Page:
Seth Porges and his friend Wray Serna sat in her apartment in Brooklyn. Wray was getting ready for a trip to San Francisco and Seth was there to keep her company as she packed. As Wray, a fashion consultant and apparel designer, chose the outfits she’d take with her on the trip, she put each on and photographed herself wearing them. She’d developed her own organizational system for planning out her travel clothing agenda. Having never seen such a process before and curious, Seth started asking questions.
“What I learned was that this process wasn’t unique to her,” said Seth. “Lots of her friends did this, too. And beyond that, people all over the world. But there was no good mobile product that was designed specifically to help people photograph and catalog their wardrobes.”
Seth, a successful technology journalist who’d been pitched myriad tech products throughout his career and learned to critically assess a product’s potential through the eyes of its users, immediately saw an opportunity to productize Wray’s process. The two set to work on Cloth right away.
The original iteration of Cloth, created in 2012, was a photo app designed to allow people to catalog their favorite outfits. As Seth says, “a modest app that did one thing and did it well.” So well, in fact, that in short order the app had hundreds of thousands of users, critical acclaim and a stellar 4.5 average rating in the iTunes store.
“The original Cloth solved a problem for lots of people,” said Seth. “People were already doing what Cloth did. They were already taking photos of their favorite outfits, but those photos got lost in their iTunes camera rolls amid photos of everything else. There was no way to organize them and find them later. Cloth didn’t try to change people’s behavior, it just provided utility.”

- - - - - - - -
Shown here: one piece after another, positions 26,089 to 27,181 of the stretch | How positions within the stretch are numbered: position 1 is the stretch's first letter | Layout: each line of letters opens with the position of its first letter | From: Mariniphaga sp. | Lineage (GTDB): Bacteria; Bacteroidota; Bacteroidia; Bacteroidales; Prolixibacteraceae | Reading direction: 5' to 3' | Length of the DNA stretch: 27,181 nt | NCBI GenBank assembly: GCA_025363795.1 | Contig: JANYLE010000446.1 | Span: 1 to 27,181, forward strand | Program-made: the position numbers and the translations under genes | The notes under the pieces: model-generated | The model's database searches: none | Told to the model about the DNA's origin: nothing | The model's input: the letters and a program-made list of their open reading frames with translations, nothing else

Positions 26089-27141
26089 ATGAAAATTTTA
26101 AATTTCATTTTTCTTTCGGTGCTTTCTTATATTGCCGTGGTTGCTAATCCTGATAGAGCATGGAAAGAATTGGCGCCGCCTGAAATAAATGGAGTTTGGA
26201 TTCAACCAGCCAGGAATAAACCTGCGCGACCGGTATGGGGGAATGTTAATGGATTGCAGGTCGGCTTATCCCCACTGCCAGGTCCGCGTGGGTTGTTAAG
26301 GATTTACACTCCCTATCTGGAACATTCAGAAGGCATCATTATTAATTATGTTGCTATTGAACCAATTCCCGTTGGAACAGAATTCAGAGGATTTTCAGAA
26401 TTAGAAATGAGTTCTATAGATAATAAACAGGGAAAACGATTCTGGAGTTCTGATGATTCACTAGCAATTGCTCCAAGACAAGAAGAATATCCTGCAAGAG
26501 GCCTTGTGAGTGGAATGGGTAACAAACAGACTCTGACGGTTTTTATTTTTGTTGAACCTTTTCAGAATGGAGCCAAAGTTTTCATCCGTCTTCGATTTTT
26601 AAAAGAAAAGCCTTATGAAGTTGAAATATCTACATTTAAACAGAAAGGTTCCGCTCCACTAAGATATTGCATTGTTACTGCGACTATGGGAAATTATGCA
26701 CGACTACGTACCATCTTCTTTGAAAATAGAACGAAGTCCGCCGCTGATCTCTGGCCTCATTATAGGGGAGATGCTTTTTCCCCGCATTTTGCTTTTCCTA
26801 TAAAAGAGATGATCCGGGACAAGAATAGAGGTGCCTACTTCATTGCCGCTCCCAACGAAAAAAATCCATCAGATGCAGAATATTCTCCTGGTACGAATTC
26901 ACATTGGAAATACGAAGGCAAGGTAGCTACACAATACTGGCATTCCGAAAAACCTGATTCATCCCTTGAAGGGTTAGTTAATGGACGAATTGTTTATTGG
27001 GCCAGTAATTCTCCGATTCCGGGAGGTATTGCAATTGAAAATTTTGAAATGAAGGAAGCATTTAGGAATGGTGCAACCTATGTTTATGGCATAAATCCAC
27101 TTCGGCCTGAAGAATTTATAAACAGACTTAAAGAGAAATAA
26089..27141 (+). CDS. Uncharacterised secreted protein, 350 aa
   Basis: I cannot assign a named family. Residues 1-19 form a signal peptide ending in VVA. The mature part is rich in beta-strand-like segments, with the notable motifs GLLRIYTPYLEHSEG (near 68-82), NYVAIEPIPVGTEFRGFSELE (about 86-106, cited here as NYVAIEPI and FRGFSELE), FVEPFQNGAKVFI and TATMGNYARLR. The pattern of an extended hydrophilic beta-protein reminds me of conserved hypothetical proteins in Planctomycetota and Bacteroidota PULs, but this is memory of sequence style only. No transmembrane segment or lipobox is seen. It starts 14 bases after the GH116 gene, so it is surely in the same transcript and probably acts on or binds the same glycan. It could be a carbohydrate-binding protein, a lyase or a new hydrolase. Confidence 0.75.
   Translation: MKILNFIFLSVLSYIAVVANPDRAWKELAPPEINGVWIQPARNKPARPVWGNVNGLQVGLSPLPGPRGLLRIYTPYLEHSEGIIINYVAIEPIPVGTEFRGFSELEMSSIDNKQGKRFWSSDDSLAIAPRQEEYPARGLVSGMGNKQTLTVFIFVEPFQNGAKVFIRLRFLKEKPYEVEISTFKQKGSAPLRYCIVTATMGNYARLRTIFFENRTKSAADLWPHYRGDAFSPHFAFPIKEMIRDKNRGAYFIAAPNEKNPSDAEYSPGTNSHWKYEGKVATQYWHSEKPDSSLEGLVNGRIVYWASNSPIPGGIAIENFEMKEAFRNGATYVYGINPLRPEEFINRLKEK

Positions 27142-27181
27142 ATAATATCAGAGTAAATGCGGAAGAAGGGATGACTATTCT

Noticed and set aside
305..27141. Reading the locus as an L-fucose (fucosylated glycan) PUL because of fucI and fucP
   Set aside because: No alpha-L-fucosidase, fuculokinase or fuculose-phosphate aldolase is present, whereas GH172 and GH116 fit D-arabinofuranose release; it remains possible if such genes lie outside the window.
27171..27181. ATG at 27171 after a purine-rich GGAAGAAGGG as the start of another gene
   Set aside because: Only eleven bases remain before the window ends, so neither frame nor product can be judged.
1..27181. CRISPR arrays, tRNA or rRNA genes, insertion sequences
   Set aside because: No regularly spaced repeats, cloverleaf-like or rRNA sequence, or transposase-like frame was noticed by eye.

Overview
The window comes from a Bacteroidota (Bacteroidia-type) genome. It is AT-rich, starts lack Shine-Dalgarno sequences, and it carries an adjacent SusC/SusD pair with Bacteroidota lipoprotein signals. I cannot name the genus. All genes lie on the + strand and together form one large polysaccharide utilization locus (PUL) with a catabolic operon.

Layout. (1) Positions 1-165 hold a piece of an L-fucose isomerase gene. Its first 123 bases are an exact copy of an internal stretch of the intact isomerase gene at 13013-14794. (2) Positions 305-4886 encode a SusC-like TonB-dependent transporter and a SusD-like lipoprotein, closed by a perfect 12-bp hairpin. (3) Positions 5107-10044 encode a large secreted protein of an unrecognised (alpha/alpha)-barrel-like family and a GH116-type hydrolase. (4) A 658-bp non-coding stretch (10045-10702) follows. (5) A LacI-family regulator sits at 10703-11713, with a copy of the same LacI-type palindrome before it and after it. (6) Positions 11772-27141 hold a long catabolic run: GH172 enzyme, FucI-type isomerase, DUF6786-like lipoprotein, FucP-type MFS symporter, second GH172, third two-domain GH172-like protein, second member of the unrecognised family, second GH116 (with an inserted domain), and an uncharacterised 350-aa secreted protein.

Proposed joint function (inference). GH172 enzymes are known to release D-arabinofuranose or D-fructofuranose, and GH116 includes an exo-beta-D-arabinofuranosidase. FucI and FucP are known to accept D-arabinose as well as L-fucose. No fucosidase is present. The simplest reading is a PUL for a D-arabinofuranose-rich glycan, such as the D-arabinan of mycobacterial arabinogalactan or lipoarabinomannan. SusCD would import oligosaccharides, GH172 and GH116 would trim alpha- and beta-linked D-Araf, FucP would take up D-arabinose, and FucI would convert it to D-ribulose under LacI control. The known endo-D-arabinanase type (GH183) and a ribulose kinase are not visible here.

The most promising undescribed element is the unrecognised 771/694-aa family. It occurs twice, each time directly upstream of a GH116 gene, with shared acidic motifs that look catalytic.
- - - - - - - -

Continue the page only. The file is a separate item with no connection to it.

Transforming the product, creating utility through communications
When the team set out to reimagine Cloth earlier this year, they honed in on that utility and explored how they could make the app even more useful. Throughout their process, they continued coming back to three things: collaboration, discovery and search. All three areas unlocked in the relaunch of the app by adding just two basic functions with Layer: photo sharing and chat.
“We added these communication features to Cloth with Layer and instantly it was a different product,” said Seth. “It’s now both a way for people to catalog their closets and organize their clothing, but also a chat platform centered around the activity of getting dressed, choosing fashion.”
“We looked at other, popular chat platforms and focused on teasing out contextual value specific to fashion and getting dressed that simply wasn’t possible with other chat apps,” he continued.
The team’s most pleasant surprise since building and rolling out the new Cloth? The app is connecting people globally and allowing people to discover looks from around the world. Users can search for what people are wearing by clothing category, or by city. Seth says it’s poised to fill a massive void in street style search, and this is the natural behavior early users have shown.
According to Seth, in early testing they’ve seen an array of user profiles. On one end of the spectrum is private, where users stay on the sidelines and find Cloth to be strictly an excellent tool to browse for fashion inspiration, much like how people use Pinterest for home decor or entertaining ideas. In the middle of the spectrum are people who want to share photos of outfits with their close friends and get advice. And at the other end of the spectrum are people who enjoy sharing photos of their outfits broadly and publicly.
“People can really use Cloth however they want. You can step into it anywhere on the spectrum,” he said. “There’s utility here for everyone who gets dressed every day.”
As for choosing the service to power the native chat and photo sharing in the app, Seth says they found Layer quickly on a recommendation from an industry friend and looked no further.
“Putting such complex and intricate chat functionality into our first release wouldn’t even have been considered, but because of Layer we were able to build a feature-rich first release that feels like a complete product,” said Seth.
“Getting dressed is a real world behavior. Chat and photo sharing are online behaviors,” said Seth. “Cloth is an app that now bridges the two and builds on how people are already using fashion and mobile together. This app wouldn’t be what it is if it weren’t for Layer.”